Thursday, December 8, 2022

Longshore vs. USL&H vs. LHWCA, It’s All in a Name

Marine Insurance has a longstanding tendency to perpetuate confusing names for coverage. You’ve probably heard of Longshore, but are you familiar with USL&H and LHWCA? 

Let’s clear up some of these misunderstandings.

The full name of the act establishing benefits for waterfront workers is “33 U.S. Code Chapter 18 - LONGSHORE AND HARBOR WORKERS’ COMPENSATION ACT.”

If you compare the coverage names and the title of the Act, you’ll see that these three names originate directly from this piece of legislation. Two are partial abbreviations, and the third is a broad single-word simplification.

But which term is the standard for the industry and why are they all used to say essentially the same thing?

  • The abbreviation “USL&H” is somewhat incomplete, as it ignores the WCA part.
  • The abbreviation “LHWCA” is more complete, but not descriptive.

You’ll often see these abbreviations in written format, especially on ACORD or Carrier forms, as they are easier to include in a short-form question.

Meanwhile, “Longshore” is the broadest and most inclusive term and is much easier to say. Therefore, you may hear this term used more often when speaking about this coverage.

The good news is that everyone in this market segment understands all these terms interchangeably and will quote accordingly.

Now that’s the simple part … more complex is how and where Longshore applies. 

If you need to know more about that, have a look first at Longshore 101 for a basic understanding and then our other webinars for more details.

Keep an eye out for our upcoming blog post covering different types of Longshore rates and how they apply. 

Ian Greenway

Wednesday, November 30, 2022

Good News for FL Marine Contractors in 2023

As we come to the close of 2022, we’re experiencing noticeable increases in costs from both the consumer and business owner perspectives. 

From the private citizen’s perspective, whether it’s a trip to the grocery store, a restaurant, or retail shops, prices have been rising. 

From a business owner’s perspective, it seems all the costs of doing business continue to rise, including insurance, healthcare, real estate, benefits, and wages. 

Generally, the highest cost for a business owner— from an insurance standpoint— is their Workers’ Compensation policy. The great news is that, in contrast to the pricing increases we’re seeing in other industries, the cost of Marine Contractor’s insurance has been steadily decreasing over the past few years. In fact, since 2019 the rate for class code 6006F has dropped 38%. 

We’re pleased to share that significant rate reductions will continue in 2023. 

Effective January 1, the Florida Marine Contractors’ class code 6006F will drop 15% from $11.09 to $9.43.

And in Florida, the average rate reduction for all true US Longshore class codes is 14.9%. 

We think everyone can agree that lower costs are a great way to start off a new year. Contact the specialists at LIG for details about our comprehensive coverage options today! 

Ian Greenway

Thursday, August 25, 2022

Nuclear Verdicts and The Rising Costs of Maritime Claims

Many of you are aware of the term Nuclear Verdicts, which refers to cases in which a plaintiff is awarded what is considered an excessive dollar amount. This trend of exceptionally high jury awards has significantly impacted virtually every industry in recent years. Marine is suffering more than most.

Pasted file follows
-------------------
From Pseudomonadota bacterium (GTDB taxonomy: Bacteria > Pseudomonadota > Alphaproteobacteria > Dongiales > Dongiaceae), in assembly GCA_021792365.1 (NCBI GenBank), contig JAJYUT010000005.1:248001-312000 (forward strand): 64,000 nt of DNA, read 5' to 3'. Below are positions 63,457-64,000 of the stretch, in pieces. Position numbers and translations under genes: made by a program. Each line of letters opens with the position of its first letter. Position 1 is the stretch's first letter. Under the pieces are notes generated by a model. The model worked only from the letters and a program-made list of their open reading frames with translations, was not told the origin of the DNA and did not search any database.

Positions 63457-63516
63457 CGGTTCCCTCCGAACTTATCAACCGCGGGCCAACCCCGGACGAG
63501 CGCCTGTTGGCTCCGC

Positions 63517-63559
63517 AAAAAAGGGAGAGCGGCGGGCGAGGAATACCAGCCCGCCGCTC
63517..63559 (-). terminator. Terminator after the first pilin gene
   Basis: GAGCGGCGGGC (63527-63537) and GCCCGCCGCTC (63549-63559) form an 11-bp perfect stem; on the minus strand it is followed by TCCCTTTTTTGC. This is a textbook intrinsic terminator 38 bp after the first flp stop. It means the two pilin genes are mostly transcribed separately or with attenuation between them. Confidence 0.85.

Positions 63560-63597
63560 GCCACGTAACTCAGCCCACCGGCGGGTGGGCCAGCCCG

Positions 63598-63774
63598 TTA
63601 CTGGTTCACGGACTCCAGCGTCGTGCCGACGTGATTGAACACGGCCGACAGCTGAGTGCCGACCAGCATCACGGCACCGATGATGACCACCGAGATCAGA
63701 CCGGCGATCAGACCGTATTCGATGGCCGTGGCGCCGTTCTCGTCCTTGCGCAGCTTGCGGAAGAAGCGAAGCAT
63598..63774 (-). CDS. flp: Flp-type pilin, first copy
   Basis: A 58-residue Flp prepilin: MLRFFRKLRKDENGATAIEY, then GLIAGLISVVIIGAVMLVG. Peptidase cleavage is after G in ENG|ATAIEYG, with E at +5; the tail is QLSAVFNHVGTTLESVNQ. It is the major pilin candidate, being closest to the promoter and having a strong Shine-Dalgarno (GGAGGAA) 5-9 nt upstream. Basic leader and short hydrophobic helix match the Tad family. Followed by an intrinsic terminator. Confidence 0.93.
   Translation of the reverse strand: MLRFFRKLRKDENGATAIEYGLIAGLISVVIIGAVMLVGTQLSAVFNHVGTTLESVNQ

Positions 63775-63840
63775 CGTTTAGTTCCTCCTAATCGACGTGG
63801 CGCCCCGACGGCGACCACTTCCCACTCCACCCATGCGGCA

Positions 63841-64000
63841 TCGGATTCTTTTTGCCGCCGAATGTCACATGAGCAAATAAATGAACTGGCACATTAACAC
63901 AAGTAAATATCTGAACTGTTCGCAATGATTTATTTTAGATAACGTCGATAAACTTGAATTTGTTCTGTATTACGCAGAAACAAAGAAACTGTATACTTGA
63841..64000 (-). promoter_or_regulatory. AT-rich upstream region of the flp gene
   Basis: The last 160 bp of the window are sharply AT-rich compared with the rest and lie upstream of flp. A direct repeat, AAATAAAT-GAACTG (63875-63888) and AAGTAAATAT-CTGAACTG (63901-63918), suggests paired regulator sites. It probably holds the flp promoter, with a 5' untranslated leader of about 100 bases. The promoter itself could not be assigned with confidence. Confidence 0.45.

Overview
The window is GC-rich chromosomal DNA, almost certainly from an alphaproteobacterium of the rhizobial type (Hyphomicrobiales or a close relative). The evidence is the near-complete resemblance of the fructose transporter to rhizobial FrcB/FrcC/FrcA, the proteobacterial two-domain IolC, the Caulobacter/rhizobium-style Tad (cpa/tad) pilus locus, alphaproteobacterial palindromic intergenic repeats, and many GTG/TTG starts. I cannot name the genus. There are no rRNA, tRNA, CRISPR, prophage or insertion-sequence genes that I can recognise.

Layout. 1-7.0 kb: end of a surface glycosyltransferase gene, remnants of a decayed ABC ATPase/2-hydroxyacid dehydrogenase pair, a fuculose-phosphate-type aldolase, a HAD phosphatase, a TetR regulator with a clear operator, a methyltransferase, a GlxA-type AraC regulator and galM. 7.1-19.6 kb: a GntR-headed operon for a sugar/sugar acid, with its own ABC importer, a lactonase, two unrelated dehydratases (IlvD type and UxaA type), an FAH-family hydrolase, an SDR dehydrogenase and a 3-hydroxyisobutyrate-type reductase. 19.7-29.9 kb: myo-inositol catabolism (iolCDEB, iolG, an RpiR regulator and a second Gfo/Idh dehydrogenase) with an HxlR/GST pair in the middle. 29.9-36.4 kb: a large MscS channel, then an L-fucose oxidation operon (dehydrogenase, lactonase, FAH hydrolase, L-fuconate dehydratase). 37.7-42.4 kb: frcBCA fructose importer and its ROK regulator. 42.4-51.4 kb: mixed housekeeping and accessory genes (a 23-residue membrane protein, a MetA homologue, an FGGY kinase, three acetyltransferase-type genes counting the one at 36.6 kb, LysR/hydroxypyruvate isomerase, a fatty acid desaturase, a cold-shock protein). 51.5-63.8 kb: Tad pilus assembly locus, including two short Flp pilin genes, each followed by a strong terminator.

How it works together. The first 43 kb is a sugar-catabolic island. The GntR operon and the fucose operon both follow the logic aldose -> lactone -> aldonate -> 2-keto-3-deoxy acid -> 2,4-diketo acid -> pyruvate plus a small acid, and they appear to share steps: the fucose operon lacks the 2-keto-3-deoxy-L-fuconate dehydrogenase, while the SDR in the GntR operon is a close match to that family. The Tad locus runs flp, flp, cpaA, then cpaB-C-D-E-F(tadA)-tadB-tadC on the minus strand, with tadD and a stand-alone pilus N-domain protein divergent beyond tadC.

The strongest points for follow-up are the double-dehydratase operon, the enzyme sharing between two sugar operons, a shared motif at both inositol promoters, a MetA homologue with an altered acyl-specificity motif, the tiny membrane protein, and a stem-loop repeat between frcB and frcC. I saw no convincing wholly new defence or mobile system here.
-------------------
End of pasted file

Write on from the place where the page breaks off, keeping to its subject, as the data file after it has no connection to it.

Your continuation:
The escalation of both the frequency and severity of these claims is amazing over the last 2-3 years and seems to have no signs of abating.

The excess market has suffered more from these losses with the effective erosion of the lower layers and the higher limit claims. It’s difficult to see how the excess market can survive if these trends continue without significant price changes.

Here are a handful of examples of lawsuits that we’ve seen in the last few years in the Marine Industry where jury awards or settlements have been quite significant.

I am sure many of you have other examples.  Please share in the comments or send them to, and we will include them in a future post.

Ian Greenway

Thursday, April 7, 2022

Marine Applications Reinvented

Traditional monoline marine insurance applications can be frustrating because they require repeat entry of common data. When quoting a marine package using one of these applications, you're asked to provide the address, years in business, description of operations, and other basic information on a single account multiple times. This can be very time-consuming for busy agents.  

At LIG, we've developed a new approach to applications. Our Commercial Marine General Application allows us to collect all the general data for a specific account just once. In addition, we've been able to reduce most of the supplements to just one or two pages, vastly reducing the time and work needed to prepare a comprehensive submission for a marine package.

To make submissions as convenient as possible, we've made our Commercial Marine General Application and the supplements you need for each line available 24/7/365 online at

  • Commercial General Application
  • Boat Manufacturers Supplement
  • Commercial Vessel Supplement
  • Diving Supplement
  • Equipment Supplement
  • Marine General Liability Supplement
  • Marine Umbrella Supplement
  • Oil Pollution Liability Supplement
  • P&I Supplement
  • Terminal Operators Liability Supplement
  • Wharfingers Supplement